Floyd Bennett Field

Category Exploration Date Status Province / State Country
Military July 10, 2013 Public New York United States

Posted on: Mon, 08/12/2013 - 15:15 By: Mike


New York City required a municipal airport and several locations for it came up for discussion. The mayor of the time, Fiorello LaGuardia, wanted it placed on Governor's Island. Despite this, the site chosen was Barren Island.

The field was named for Floyd Bennett, the pilot who assisted Richard E. Byrd in his attempt to fly to the North Pole.

The location for the field was accepted because of the lack of any surrounding obstructions, but it was still insufficient as it was. Six million cubic yards of sand were pumped from the bottom of Jamaica Bay to join Barren Island and a few smaller islands together to make up the required land space. Concrete runways were laid, and electrical lighting installed along them making this one of the most modern, high-quality, airports of its day.

Mayor LaGuardia wanted Floyd Bennett Field to replace the airport at Newark, NJ. New airlines were already gathering at Newark as ground transportation was easier to facilitate from this location, as were airmail contracts, the real revenue-getter of the day. In response, flying boats were arranged to shuttle passengers from Floyd Bennett to Manhattan. Despite this, he was only able to convince one airline, American Airlines, to move.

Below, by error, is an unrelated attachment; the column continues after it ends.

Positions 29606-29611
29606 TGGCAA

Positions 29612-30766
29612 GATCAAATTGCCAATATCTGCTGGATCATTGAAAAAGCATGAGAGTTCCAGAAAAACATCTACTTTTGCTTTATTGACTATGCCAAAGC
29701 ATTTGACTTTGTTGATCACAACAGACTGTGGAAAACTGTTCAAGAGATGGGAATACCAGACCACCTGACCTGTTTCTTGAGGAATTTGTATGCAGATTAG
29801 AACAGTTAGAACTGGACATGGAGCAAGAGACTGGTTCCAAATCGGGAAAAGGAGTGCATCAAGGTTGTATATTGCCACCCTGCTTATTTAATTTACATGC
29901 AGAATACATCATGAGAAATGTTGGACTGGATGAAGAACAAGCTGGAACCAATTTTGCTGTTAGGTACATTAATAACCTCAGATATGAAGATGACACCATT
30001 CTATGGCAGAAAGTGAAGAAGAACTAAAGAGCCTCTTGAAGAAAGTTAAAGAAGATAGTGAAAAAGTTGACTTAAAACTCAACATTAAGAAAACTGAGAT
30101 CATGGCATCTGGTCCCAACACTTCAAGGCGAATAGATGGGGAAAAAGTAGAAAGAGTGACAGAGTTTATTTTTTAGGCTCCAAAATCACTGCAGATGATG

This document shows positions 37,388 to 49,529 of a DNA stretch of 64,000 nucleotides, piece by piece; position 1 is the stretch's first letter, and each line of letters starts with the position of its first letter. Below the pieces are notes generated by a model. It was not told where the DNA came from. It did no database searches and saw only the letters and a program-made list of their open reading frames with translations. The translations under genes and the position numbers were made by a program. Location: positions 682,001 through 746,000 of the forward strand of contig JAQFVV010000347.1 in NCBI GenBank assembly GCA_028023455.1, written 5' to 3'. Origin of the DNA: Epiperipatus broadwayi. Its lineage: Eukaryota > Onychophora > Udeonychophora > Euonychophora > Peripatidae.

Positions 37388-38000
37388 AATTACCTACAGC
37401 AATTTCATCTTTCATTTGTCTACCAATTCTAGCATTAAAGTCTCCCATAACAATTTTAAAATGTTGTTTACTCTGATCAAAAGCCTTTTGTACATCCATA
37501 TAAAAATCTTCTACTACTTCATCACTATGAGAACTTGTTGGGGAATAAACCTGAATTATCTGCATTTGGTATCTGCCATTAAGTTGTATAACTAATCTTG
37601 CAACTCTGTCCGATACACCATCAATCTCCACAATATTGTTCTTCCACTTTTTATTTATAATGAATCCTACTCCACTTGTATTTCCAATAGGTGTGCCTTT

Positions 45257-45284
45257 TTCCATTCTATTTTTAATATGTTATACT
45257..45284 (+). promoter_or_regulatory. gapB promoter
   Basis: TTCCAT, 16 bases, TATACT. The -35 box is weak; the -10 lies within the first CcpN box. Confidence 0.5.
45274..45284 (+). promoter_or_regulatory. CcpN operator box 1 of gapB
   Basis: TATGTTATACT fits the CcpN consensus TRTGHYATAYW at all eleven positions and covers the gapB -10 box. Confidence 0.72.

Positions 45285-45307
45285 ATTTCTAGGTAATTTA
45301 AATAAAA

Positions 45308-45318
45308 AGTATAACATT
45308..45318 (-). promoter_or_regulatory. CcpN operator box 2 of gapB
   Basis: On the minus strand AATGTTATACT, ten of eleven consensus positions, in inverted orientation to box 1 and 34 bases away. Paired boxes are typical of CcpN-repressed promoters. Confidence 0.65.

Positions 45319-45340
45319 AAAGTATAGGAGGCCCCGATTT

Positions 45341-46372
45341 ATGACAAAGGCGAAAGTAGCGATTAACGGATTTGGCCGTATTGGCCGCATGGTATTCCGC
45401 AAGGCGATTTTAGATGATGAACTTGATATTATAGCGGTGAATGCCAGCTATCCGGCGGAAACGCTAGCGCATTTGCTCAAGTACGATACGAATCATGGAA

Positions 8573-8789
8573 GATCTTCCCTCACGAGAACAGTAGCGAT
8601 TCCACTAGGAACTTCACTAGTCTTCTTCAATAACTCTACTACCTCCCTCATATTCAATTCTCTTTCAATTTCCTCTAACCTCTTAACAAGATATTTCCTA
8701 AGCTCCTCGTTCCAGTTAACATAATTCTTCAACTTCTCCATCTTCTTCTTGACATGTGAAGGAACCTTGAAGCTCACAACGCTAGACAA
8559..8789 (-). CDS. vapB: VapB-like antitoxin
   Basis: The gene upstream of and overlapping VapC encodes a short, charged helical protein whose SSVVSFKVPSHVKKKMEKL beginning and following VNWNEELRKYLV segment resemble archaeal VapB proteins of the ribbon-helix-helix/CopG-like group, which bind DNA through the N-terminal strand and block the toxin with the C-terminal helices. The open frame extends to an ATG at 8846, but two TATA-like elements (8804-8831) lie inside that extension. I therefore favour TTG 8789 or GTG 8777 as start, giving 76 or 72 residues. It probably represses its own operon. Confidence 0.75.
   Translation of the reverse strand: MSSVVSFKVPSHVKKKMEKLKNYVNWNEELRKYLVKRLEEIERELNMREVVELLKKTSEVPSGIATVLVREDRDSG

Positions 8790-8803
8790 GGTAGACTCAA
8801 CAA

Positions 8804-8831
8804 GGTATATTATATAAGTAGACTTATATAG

Despite this failure as a commercial airport, however, Floyd Bennett Field would attract some super stars of the golden era of aviation including Wiley Post who flew two record-breaking round-the-world flights from here. Amelia Earhart broke records at this field. Even Howard Hughes flew his famous around-the-world in 91 hours trip from Floyd Bennett field.

The US Navy took an interest in the field and with the start of World War II, opened NAS New York. In addition, the NYPD and US Coast Guard would also begin operations from this location. Today, much of the land is a National Park and even features camping. The NYPD continues to fly helicopters from the former Coast Guard hanger.

Personal Commentary: 

At first glance, I wasn't completely sure what this place was, or its current level of activity. I drove in past the gates and began to look around, realizing quickly that the road I was on was once a runway. As I continued to drive about, it became apparent that this was a fascinating place to check out.

The weather was extremely hot that day, and I was pressed for time to get to another place on my list, so I didn't check it out as thoroughly as I'd like, but I will be back.

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